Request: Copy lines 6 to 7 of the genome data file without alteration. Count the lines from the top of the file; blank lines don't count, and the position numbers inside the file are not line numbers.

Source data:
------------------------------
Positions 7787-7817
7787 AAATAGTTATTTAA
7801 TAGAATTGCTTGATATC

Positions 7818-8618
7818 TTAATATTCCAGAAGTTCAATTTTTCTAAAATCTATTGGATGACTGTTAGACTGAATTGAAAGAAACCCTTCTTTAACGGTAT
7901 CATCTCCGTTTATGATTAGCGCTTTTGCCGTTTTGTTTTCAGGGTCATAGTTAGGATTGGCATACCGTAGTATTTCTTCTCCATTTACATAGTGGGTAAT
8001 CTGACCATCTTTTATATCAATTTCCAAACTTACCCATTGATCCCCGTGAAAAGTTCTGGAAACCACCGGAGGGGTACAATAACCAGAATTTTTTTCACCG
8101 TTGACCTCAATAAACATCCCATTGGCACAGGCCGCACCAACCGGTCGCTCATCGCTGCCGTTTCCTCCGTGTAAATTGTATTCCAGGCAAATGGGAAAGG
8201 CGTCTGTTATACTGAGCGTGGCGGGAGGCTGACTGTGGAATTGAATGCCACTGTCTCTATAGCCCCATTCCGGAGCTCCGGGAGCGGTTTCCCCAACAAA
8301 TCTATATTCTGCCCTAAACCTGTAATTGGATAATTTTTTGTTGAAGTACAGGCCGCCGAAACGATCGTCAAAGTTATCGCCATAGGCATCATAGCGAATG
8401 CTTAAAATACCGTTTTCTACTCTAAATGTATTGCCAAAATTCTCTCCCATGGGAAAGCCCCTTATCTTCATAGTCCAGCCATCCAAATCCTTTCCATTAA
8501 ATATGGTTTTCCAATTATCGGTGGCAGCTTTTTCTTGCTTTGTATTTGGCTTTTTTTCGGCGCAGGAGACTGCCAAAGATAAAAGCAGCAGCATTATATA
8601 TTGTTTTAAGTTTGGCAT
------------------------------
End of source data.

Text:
7901 CATCTCCGTTTATGATTAGCGCTTTTGCCGTTTTGTTTTCAGGGTCATAGTTAGGATTGGCATACCGTAGTATTTCTTCTCCATTTACATAGTGGGTAAT
8001 CTGACCATCTTTTATATCAATTTCCAAACTTACCCATTGATCCCCGTGAAAAGTTCTGGAAACCACCGGAGGGGTACAATAACCAGAATTTTTTTCACCG